A U.S. Gift to Iraq: Deadly Viruses
As the West Nile Virus spreads nationwide, some congressional leaders are asking whether the mosquito-borne illness could be linked to terrorism or to Iraq's bioweapons program. If so, a more troubling question may be whether Iraq's weapons efforts were unwittingly helped by U.S. scientists.
In a obtained by BusinessWeek, the Centers for Disease Control & Prevention admitted that the CDC supplied Iraqi scientists with nearly two dozen viral and bacterial samples in the 1980s, including the plague, West Nile, and dengue fever. The letter, written in 1995 by then-CDC director David Satcher, was in response to a congressional inquiry.
The CDC was abiding by World Health Organization guidelines that encouraged the free exchange of biological samples among medical researchers -- before Congress imposed tighter controls on biological exports in 1995, says Thomas Monath, who headed the CDC lab where the viruses came from during the period in which they were handed over. "It was a very innocent request, which we were obligated to fulfill," recalls Monath. Plus, in the 1980s, Iraq and the U.S. were allies.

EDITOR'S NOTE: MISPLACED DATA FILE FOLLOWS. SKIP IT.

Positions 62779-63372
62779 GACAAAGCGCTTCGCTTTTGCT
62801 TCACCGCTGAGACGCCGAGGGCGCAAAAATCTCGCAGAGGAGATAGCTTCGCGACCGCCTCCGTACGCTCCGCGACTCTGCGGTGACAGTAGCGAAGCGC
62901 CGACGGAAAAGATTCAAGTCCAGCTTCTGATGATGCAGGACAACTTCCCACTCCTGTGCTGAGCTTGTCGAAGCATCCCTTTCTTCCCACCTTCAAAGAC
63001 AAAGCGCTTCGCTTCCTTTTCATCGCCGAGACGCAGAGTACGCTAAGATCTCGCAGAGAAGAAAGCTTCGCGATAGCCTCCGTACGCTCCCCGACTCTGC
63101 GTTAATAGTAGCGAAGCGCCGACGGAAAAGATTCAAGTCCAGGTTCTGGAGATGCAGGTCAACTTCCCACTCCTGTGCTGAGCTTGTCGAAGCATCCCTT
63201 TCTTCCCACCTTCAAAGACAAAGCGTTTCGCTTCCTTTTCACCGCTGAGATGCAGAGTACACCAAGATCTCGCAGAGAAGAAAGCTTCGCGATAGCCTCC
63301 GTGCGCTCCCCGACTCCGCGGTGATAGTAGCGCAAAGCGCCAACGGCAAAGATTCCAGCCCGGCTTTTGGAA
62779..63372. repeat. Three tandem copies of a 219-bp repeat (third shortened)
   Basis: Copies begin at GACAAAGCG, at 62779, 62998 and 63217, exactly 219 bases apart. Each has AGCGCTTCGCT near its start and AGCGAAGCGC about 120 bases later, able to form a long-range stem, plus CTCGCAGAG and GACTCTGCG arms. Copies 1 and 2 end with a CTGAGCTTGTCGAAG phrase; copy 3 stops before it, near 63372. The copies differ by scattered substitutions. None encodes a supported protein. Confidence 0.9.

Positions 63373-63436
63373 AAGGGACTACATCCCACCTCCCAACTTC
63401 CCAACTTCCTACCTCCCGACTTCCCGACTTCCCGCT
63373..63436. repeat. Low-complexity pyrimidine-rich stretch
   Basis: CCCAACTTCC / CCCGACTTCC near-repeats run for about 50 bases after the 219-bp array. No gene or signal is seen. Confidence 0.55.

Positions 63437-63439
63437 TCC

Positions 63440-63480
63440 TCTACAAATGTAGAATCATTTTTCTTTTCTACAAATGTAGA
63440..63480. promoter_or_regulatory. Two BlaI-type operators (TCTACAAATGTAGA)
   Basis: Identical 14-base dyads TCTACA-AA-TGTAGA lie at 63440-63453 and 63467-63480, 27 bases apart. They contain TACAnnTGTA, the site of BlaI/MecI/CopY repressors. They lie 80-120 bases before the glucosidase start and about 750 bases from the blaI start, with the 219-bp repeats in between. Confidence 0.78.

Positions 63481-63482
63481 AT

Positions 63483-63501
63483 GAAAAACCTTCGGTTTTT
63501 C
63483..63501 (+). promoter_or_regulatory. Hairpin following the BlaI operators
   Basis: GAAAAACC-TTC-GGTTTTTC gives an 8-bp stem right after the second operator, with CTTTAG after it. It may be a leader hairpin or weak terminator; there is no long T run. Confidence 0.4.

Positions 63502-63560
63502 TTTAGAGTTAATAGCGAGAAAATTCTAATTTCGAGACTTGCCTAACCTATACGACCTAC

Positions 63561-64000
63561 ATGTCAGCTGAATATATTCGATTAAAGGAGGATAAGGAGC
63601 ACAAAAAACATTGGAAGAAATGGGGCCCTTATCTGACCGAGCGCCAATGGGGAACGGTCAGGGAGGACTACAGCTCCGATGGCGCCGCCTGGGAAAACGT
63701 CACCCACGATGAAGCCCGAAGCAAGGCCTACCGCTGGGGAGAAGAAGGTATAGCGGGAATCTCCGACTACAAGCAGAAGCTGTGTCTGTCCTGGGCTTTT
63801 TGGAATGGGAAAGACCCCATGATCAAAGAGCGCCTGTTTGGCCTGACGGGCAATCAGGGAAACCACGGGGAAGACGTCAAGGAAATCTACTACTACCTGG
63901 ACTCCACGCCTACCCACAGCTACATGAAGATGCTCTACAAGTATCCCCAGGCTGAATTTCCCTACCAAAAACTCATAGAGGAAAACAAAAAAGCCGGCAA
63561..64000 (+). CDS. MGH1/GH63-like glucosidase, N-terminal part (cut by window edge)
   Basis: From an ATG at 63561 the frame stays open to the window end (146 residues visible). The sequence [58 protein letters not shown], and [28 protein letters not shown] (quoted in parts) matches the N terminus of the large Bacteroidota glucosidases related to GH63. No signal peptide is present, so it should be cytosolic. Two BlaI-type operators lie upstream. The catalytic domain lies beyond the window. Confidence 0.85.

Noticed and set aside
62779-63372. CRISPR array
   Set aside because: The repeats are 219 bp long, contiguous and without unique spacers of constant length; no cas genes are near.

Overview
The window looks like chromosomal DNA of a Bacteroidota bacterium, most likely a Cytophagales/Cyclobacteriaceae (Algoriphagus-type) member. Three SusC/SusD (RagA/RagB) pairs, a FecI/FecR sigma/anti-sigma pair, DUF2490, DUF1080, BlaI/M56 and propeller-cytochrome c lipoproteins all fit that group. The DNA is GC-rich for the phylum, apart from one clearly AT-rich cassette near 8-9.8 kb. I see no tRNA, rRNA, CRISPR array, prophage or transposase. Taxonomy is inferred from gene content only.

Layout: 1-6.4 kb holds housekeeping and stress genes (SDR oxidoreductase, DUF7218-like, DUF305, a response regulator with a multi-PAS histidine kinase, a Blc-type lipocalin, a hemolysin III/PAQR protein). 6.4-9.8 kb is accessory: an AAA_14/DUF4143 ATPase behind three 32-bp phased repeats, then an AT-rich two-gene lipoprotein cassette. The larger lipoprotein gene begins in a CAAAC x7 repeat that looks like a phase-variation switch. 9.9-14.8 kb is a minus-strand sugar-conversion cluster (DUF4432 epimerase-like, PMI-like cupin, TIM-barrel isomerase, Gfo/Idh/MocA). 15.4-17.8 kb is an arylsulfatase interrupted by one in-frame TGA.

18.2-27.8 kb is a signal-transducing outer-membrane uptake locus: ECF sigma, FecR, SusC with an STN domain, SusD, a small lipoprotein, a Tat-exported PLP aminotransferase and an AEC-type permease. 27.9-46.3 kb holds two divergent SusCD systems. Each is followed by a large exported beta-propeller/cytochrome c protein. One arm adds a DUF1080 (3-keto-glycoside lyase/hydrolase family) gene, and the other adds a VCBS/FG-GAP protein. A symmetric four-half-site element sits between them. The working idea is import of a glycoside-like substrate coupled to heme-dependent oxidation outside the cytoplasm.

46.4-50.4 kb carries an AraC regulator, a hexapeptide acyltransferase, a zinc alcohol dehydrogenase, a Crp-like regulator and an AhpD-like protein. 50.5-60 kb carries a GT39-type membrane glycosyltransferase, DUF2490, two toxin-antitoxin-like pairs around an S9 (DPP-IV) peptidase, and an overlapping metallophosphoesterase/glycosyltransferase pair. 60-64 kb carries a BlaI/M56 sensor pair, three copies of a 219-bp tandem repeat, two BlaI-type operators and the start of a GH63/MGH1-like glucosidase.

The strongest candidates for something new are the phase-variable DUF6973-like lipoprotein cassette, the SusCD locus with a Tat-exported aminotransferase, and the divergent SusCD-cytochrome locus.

Scientists say the West Nile strain that so far has killed 46 people in the U.S. is not the same strain provided to Iraq, and they find it unlikely that it could have mutated. They also question whether terrorists would even try to develop West Nile as a weapon when more virulent viruses are available.
Still, some observers believe there should have been more prudence. "We were freely exchanging pathogenic materials with a country that we knew had an active biological warfare program," says James Tuite, a former Senate investigator who helped publicize Gulf War Syndrome. "The consequences should have been foreseen."
The CDC's 1995 Letter to the Senate
In 1995, the Center for Disease Control & Prevention provided to then-Senator Donald Riegel (D-Mich.) a complete list of all biological materials -- including viruses, retroviruses, bacteria, and fungi -- that the CDC provided to Iraq from Oct. 1, 1984 through Oct. 13, 1993. Among the materials on the list are several types of dengue and sandfly fever virus, West Nile virus, and plague-infected mouse tissue smears. In his letter to Riegel, then-CDC Director David Satcher wrote: "Most of the materials were non-infectious diagnostic reagents for detecting evidence of infections to mosquito-borne viruses."
Here's the complete letter and list of biological materials:
By Dean Foust and John Carey in Washington, D.C.
Edited by Sheridan Prasso